Bonus slice of 2014 year-end, best-of, you-made-it-to-the-bottom-of-this-list celebratory ridiculousness: this year marked the return of DJ Hennessy Youngman's CVS Bangers series Kicking down the doors of Valhalla...

Merry Christmas, Christmas Realness!

Posted by Kells, December 25, 2014 12:25pm | Post a Comment
Merry Christmas everyone! There's nothing like waking up on Christmas morning and getting all dolled up for the ultimate day of zenith-level holiday season revels! Here are a few of my favorite Christmas looks from some of my all time favorite famous people. 

Joan Rivers
' oversize sweater worn for the Pee-Wee's Playhouse Christmas Special (also starring Grace Jones, k.d. lang and Cher) is everything! Though our one and only Joan exited life's temporal stage this year, her spirit continues to entertain all us Earthbound couch potatoes. Check out those shoulder pads! It's like she's smuggling stollen in there!

Sometimes I think the Christmas Realness category as we know it was invented by, and for, Dolly Parton. With numerous Christmas specials, collaborations, albums and look after look of very merry material ensembles built on holiday cheer, Dolly has embodied the reason for the season time and time again throughout her career, her flirtationship with Mr. Kenny Rogers offering some of the best looks.

Christmas chalet realness...



Santa's workshop realness...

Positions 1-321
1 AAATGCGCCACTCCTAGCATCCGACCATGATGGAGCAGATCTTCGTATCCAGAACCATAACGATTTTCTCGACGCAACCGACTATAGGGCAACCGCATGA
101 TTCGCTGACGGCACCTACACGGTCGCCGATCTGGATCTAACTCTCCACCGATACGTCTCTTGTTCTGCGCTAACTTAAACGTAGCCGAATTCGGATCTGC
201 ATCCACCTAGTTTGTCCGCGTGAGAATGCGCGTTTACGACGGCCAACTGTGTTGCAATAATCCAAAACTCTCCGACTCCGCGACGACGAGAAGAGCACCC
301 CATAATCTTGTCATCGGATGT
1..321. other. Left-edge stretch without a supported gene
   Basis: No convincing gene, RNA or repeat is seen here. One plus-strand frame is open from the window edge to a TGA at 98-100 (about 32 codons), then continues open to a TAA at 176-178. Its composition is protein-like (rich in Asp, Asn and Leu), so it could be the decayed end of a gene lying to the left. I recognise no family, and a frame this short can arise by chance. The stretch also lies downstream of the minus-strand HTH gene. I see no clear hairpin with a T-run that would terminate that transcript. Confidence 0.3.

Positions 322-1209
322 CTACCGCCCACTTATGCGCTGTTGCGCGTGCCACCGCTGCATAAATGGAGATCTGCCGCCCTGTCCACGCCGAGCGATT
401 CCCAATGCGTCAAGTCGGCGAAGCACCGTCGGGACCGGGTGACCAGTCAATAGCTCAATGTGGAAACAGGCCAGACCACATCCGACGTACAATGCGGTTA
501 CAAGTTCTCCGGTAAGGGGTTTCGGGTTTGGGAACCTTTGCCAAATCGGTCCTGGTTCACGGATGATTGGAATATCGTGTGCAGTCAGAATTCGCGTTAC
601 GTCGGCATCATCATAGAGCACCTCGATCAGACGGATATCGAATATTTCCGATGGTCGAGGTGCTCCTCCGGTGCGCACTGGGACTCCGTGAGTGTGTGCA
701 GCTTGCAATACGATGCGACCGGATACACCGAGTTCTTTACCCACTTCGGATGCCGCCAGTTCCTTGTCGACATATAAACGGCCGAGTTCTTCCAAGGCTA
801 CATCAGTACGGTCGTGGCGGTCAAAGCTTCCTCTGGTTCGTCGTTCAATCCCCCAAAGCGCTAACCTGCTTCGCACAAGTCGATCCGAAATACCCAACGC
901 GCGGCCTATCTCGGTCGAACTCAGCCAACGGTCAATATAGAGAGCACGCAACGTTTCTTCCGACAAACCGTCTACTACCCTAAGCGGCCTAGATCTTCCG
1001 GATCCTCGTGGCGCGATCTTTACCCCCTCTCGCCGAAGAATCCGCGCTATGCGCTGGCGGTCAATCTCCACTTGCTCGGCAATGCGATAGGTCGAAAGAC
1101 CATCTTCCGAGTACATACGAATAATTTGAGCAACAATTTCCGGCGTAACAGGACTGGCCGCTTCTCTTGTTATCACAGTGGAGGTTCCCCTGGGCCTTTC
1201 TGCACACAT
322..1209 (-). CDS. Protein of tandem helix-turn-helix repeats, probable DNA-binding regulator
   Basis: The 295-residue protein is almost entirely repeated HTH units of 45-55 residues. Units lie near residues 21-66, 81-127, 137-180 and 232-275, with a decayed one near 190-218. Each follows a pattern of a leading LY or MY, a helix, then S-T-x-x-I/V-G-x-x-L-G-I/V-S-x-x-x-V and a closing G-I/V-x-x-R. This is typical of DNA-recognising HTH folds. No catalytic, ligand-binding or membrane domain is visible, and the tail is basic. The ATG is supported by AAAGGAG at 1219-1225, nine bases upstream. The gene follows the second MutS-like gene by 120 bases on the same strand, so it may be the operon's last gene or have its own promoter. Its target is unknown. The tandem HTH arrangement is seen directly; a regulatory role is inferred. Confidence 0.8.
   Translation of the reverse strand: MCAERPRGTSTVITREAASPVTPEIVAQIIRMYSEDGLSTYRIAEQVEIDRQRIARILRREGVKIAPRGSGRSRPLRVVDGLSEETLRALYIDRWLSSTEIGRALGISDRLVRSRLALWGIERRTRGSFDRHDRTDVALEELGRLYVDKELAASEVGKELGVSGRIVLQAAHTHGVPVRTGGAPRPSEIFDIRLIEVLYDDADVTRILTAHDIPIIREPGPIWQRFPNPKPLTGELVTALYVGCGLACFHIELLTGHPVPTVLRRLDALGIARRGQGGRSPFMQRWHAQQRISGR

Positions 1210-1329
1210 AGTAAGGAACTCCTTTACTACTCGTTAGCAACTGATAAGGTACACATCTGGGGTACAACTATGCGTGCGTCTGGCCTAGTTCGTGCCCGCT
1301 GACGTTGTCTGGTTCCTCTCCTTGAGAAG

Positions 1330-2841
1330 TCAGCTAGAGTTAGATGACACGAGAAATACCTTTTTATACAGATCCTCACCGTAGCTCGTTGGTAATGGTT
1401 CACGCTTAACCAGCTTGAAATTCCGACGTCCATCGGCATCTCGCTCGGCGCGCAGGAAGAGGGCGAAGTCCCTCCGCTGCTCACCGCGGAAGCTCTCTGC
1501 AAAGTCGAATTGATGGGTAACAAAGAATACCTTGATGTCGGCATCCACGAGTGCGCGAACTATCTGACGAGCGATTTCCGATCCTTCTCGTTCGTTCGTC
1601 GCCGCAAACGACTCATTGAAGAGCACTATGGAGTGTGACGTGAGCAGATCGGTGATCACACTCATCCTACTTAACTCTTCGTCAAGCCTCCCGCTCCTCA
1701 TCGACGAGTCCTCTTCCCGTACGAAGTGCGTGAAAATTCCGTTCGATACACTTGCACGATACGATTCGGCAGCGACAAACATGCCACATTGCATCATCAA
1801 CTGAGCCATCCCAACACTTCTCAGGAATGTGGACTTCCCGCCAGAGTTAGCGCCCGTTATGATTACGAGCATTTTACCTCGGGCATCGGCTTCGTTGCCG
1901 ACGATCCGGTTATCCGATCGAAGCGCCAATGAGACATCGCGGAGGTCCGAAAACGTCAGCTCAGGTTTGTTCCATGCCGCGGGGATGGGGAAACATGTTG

Christmas at the food court in the mall realness...


Rudolph the red-nosed reindeer realness...


Checking your sass in her Smokey Mountain Christmas special realness...

Dolly is the best, and I feel RuPaul would agree, though she has her very own Christmas realness to serve...
A fierce and fabulous holiday to all, and to all a very merry Rupaul's Christmas Ball -- if you can find it. That's the name of her hella rare 1993 holiday special starring Boy George, La Toya Jackson, Eartha Kitt, Nirvana, Elton John and many others. Be sure to check out Ms. Ru's holiday music too, henny. 
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And Food Did I Have and Plenty: A Cornucopia of Feast Folk for your Thanksgiving Comedown

Posted by Kells, November 30, 2014 12:52pm | Post a Comment
I can't imagine everyone is pumped to jump right into all things Christmas before the Thanksgiving leftovers have cooled or even ceased to provide soup and sandwich solutions aplenty. This is especially true, for me, when it comes to accepting the inevitable aural advent of Holiday Music, a sonic offense that can sometimes begin as early as weeks prior to Black Friday. As a sentimental hoarder enthusiast of Holiday tunes, I relish the reason for the season and all the weird and wonderful music that comes with it, but I feel it's in poor taste to unleash the likes of "Last Christmas" too soon. And given that Thanksgiving music thankfully isn't a thing, the lack of any bankable November music tradition leaves the door wide open for folks like McCartney to simply have their "Wonderful Christmastime" as prematurely as they please. I feel an intervention is in order.

Thus I spent the last four weeks exploring possible playlists that might adequately satisfy the season-specific music void that exists Halloween and Christmas, something like a dignified tribute to noble November. Enter the notion of Feast Folk -- a seasonal buffet of harvest-inspired "folk rock" mainly adapted from or informed by ye olde English Roots music as exhumed by many a new age troubadour in the British Isles of the late 1960s (the likes of which is surveyed at length in Rob Young's exemplary book Electric Eden: Unearthing Britain's Visionary Music). Here is some food for thought: